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Interference With Employment

In the June 30, 2016 decision in C.G. v. E.G., the Honorable Lawrence Jones of the Superior Court of New Jersey found that Domestic Violence extends to acts of economic duress and harassment.

The Judge articulated certain methods to accomplish coercion and economic harassment, but made clear this was not an all inclusive list:

  • Direct threat to contact a party’s place of employment and trying to get him or her fired by:
    • Making false allegations
    • Publicizing personal, private and humiliating information about the party
  • Contacting the party’s workplace and taking action intended to damage the job stability or employment status of the victim
  • Appearing uninvited, on a repeated basis, at the party’s workplace, initiating a disruption, or acting in a disrespectful and/or embarrassing manner toward the victim, disrupting the victim’s responsibilities of employment, performance or any standard business processes

In C.G. v. E.G., the defendant called the victim’s workplace without her consent in order to bother not just her employer, but the employer’s wife, alleging the victim and employer were having an affair. Obviously, these allegations were found to embarrass the victim and was surely intended to put her employment at risk. In addition, the defendant sent threatening text messages to the victim expressing his intent to harm her by calling her employment against her express wishes.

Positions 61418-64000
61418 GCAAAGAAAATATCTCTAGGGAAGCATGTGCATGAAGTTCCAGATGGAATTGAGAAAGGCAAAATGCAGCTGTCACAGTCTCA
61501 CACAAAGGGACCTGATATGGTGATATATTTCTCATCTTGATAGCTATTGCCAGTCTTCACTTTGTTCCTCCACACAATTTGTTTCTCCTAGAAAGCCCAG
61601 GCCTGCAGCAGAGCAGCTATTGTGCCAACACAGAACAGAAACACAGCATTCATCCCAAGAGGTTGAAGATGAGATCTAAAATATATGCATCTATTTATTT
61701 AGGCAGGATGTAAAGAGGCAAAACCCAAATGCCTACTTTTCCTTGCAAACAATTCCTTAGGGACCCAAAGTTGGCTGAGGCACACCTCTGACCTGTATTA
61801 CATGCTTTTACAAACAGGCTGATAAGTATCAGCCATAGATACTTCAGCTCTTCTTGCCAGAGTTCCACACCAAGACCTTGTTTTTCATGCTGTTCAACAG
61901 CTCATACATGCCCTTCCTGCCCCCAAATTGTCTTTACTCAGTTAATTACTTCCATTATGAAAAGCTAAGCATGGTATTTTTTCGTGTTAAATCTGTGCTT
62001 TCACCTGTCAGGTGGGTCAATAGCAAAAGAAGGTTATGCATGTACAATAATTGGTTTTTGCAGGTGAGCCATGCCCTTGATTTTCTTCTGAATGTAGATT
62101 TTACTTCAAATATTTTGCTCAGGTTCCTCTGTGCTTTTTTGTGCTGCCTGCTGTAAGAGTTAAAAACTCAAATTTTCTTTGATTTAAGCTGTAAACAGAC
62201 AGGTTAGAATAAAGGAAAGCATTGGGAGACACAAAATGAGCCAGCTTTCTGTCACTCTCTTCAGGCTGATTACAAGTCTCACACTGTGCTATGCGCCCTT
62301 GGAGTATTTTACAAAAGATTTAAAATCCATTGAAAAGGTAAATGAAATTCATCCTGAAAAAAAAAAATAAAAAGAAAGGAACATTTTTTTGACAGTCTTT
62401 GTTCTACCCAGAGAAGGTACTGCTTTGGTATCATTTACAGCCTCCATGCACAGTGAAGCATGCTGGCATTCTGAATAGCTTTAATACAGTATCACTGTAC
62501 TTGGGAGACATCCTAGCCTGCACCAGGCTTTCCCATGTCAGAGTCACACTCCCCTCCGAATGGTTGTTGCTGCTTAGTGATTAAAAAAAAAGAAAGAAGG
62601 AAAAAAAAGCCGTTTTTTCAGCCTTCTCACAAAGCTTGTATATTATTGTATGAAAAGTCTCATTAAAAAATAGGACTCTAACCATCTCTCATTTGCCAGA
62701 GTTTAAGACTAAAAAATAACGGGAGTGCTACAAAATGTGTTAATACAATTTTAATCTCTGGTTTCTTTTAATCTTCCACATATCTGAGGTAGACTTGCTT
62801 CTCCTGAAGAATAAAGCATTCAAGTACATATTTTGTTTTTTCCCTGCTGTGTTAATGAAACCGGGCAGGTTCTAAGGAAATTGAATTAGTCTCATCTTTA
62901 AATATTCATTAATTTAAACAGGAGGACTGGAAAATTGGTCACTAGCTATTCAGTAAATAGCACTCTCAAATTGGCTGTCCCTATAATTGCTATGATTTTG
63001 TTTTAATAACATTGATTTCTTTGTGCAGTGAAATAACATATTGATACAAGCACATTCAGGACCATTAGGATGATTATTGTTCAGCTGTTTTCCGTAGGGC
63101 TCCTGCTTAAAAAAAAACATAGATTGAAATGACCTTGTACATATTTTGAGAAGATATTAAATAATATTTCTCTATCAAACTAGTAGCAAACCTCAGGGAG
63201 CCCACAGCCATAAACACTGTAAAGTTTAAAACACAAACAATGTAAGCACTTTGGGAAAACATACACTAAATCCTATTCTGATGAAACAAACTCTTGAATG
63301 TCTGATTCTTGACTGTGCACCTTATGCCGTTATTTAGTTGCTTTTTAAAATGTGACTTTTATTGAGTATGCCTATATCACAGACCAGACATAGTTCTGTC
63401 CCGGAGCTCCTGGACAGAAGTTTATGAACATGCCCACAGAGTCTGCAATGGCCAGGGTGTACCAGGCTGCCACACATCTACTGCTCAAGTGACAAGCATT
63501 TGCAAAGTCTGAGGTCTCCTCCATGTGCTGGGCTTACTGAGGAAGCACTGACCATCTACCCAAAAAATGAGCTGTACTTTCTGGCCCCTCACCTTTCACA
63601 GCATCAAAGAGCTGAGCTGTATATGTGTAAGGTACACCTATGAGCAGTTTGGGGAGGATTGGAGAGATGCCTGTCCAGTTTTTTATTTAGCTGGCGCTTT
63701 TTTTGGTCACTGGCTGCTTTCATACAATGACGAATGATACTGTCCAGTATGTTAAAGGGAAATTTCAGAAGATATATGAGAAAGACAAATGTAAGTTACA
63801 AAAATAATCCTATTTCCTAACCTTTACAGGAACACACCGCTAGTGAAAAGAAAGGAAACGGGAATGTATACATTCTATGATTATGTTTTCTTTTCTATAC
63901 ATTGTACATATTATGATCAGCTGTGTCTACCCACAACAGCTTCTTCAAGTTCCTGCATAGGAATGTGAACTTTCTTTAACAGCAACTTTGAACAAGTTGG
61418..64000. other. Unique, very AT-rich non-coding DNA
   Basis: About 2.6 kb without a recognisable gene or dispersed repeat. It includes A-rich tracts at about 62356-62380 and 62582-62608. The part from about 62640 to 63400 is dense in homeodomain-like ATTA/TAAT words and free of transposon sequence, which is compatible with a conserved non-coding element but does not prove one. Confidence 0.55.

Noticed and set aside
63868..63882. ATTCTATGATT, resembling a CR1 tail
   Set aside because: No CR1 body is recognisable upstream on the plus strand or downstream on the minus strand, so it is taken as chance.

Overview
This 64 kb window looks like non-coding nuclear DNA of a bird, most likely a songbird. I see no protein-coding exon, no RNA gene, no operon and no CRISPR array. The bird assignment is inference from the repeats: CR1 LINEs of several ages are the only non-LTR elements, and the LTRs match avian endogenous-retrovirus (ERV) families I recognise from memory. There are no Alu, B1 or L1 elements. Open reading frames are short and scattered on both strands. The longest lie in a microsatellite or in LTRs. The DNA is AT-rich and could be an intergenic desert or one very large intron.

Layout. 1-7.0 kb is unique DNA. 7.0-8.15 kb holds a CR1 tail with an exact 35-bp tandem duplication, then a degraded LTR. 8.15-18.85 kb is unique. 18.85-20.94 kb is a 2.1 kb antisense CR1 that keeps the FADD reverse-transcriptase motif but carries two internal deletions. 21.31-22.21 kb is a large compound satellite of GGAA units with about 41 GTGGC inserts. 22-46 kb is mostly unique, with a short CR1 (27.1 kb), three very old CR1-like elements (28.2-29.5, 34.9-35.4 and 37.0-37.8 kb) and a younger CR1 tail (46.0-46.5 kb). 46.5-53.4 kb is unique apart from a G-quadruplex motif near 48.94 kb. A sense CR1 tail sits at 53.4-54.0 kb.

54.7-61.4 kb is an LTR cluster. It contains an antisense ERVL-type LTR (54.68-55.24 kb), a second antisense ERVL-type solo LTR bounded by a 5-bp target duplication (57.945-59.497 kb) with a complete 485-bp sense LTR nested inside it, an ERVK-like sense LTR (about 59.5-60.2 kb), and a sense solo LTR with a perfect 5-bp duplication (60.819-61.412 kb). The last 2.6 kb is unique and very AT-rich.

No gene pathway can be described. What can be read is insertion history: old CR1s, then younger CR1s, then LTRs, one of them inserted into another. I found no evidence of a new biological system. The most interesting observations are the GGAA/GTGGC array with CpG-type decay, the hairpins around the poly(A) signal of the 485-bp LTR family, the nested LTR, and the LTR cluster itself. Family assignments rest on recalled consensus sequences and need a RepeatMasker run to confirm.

Here, the relevant portions of the harassment statute would be both the provision making it an act of harassment to engage in a sequence of alarming behavior or recurrently committing acts with the intent of alarming or seriously annoying the victim; and the provision for the making of, or causing to be made, communication in any other way likely to cause alarm or irritation.

As to efforts to interfere with employment as coercion, the statute provides that coercion is committed by the person efforts to control the other party by threatening to expose any secret tending to subject him or her to hatred, disdain or mockery, to impair business repute or credit. The court found Defendant guilty of both harassment and coercion. The coercion also included another provision of the criminal statute: that the offender had threatened to or did perform any act that would not benefit the defendant, but that is intended to harm another as to “health, safety, business, calling, career, financial condition, reputation or personal relationships.”

Judge Jones made the very clear showing in the decision that domestic violence was in no way restricted to physical abuse and are absolutely inclusive of efforts to control the party through financial abuse, either on its own or in addition to physical harm.

Worthy of note is an earlier New Jersey Supreme Court case, State v. Hoffman, that, in 1997, set the stage for Judge Jones’ decision here. Hoffman, 149 N.J.564 at 585, acknowledged a person’s right to be not to be interfered with, by a past or estranged spouse or dating companion, at the person’s place of employment. It is, in part, the breach of this right to be left alone that is breached in these acts of harassment and coercion adjudged as domestic violence by Judge Jones in his C.G. v. E.G decision.

If you need to discuss harassment or coercion involving employment, call the Law Offices of Peter Van Aulen for a free initial consultation at 201-845-7400.

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